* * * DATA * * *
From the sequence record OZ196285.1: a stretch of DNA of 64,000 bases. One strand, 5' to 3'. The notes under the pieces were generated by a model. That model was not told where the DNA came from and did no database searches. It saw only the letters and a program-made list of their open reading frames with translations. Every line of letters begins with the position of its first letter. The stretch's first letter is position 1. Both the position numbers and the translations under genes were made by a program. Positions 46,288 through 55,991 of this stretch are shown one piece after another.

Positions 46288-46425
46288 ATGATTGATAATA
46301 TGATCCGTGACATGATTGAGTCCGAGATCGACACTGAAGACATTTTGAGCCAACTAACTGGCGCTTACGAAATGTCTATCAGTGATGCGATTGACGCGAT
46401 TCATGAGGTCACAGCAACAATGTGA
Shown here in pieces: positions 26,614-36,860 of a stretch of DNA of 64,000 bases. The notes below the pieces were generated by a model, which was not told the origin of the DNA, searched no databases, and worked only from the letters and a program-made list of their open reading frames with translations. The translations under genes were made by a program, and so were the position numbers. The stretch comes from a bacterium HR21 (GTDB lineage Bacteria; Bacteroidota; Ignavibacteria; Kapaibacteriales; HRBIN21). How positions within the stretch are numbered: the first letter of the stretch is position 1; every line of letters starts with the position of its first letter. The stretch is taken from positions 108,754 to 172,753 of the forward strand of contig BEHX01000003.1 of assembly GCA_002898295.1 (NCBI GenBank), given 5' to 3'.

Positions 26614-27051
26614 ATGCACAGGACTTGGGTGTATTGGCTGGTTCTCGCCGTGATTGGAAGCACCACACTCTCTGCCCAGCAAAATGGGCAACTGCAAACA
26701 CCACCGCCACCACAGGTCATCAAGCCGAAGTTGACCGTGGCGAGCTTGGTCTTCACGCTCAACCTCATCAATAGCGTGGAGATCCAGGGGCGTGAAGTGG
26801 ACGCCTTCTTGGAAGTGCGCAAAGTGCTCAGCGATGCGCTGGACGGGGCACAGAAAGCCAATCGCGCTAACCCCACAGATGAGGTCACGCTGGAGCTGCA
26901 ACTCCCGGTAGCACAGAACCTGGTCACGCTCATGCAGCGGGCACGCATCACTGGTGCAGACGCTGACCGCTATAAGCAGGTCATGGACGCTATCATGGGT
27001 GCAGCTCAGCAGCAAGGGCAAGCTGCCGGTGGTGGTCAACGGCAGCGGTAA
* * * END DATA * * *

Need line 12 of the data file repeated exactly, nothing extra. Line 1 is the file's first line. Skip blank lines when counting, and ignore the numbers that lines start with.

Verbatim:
27001 GCAGCTCAGCAGCAAGGGCAAGCTGCCGGTGGTGGTCAACGGCAGCGGTAA